A personal blog like is a rare exception in that it ridicules the political state of the nation by poking fun at its personalities—akin to Erap’s time. More known for his spoofs of political speeches, blogger Loi Reyes Landicho calls the site a humor blog born of his agitation over recent political events, which to him make for “desperate times that require desperate measures.” Yet because of the form that it takes, what Landicho really offers the blog reader is mostly a hodgepodge of thoughts on various issues and events that may be political (why is there no outrage over the junked impeachment complaint?) but are not always so (why didn’t UP win in a recent pep squad competition?).

Still, Landicho can be funny, especially with her Top 10 lists a la David Letterman. Just on September 23, he posted the “Top 10 (Silliest) Reasons Why GMA Won’t Resign”:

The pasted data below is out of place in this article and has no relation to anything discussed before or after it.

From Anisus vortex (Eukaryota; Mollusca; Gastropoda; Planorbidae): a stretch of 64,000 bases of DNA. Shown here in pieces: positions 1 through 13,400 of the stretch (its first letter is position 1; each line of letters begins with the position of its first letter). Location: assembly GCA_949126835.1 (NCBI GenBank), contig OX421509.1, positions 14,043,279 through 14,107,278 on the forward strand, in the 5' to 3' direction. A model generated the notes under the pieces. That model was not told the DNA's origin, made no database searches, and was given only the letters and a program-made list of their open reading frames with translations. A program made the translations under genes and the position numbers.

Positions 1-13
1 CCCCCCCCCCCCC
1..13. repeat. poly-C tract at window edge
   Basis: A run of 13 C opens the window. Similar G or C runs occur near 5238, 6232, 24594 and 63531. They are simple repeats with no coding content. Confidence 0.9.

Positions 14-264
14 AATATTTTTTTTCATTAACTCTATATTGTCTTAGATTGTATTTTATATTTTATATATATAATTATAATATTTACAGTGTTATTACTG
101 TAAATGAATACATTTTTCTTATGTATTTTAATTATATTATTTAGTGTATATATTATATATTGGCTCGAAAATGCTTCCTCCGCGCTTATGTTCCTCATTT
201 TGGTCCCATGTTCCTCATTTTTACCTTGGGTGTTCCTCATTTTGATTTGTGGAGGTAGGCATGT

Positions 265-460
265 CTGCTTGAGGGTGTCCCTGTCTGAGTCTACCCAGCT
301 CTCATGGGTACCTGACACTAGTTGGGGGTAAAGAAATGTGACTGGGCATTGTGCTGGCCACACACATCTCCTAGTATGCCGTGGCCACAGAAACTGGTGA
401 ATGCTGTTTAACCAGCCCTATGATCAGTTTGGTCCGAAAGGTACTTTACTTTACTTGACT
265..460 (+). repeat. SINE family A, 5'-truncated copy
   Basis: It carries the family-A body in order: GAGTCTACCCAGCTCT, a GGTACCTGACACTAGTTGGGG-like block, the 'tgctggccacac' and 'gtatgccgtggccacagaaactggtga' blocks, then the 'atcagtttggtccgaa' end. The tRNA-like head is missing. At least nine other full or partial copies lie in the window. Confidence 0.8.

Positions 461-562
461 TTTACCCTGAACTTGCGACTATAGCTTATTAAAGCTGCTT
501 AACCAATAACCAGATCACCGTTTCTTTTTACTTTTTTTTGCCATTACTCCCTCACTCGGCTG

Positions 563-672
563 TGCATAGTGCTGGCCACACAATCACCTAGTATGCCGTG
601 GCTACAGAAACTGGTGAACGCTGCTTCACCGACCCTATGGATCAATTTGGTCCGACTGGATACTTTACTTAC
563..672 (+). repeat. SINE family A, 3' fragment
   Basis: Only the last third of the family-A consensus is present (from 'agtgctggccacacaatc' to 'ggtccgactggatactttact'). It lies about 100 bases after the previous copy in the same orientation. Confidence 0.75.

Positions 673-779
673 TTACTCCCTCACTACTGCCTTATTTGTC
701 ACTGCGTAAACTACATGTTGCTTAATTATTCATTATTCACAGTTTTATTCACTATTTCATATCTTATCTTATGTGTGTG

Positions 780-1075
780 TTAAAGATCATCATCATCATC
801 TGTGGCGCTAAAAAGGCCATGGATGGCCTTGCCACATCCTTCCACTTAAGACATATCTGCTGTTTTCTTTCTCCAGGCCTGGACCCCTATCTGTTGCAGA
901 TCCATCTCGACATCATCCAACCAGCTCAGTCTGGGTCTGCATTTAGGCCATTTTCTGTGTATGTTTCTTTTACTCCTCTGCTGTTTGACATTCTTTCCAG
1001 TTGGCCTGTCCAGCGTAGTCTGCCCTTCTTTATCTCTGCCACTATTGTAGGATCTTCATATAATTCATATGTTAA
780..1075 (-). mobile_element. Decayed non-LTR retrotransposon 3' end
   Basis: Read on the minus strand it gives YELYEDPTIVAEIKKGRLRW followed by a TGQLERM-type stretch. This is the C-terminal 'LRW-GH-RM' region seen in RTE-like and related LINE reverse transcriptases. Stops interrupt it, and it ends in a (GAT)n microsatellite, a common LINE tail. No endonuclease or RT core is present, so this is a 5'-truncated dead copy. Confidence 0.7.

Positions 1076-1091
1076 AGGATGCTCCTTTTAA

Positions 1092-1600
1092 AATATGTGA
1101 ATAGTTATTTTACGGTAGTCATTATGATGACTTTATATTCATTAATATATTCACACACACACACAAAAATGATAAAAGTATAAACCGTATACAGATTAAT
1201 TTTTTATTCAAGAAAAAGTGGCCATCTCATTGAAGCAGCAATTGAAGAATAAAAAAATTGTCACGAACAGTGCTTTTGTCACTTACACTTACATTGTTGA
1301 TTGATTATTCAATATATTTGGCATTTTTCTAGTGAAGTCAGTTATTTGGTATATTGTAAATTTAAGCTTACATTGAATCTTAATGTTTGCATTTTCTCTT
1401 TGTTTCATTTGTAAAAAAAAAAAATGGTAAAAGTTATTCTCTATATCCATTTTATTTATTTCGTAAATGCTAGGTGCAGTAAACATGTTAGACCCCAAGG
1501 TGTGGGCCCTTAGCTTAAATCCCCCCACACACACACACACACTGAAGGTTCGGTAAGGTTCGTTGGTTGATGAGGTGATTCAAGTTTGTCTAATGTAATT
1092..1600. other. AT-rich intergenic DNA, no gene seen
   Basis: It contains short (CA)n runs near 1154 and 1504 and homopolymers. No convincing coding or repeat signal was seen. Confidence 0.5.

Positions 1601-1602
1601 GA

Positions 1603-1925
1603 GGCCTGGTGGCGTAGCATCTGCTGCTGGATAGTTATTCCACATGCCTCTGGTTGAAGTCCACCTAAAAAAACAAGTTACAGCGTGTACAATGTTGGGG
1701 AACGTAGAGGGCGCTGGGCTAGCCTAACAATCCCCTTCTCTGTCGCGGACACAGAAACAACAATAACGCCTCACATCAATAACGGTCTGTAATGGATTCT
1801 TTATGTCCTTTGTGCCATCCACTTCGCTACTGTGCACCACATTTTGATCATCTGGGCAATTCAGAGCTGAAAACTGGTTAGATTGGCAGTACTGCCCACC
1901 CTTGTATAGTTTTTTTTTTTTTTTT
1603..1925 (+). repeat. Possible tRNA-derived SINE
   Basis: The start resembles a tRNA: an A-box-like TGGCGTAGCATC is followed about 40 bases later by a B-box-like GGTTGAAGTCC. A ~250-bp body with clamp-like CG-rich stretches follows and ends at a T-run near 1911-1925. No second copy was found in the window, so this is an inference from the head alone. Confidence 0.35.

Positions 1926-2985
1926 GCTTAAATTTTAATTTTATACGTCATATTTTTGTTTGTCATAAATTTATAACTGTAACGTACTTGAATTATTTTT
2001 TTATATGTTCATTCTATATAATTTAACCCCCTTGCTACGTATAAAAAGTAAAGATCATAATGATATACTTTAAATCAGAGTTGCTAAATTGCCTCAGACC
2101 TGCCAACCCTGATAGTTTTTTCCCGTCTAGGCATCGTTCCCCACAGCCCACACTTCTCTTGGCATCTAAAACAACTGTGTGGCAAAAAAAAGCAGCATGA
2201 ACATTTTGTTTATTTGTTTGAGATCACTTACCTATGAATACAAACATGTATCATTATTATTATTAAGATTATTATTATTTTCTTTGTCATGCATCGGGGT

1. Unlike the Ejercitos, her family does not own a posh villa in Tanay, Rizal. In the event that she goes to jail, she would languish at Camp Capinpin, deprived of the same luxury being enjoyed by her predecessor.
  2. She would never allow some guy named Manuel ‘Noli’ de Castro, a graduate of some school known as UE to take over the presidency. She did not spend years at Assumption, Ateneo, UP, and Georgetown only to give way to a UE graduate! [Taas-kilay to the 9th degree…hmmpf!]
  3. Resigning would enrage her god whom she claims to be on her side and who makes everything possible for her. Remember her father’s dictum that has become her
    favorite cliché? “Do what issh right. Do your bessht and God will take care of the ressht.” Whatever.
  4. Luck is still on her side. [As I discussed here before, she is fated to become president.] Filipinos have more important things to do than join rallies. Despite unfavorable SWS, Pulse Asia, and Ibon Foundation surveys showing unprecedented public dissatisfaction and distrust, fact is, these are just figures. People would rather feed their families than burn effigies.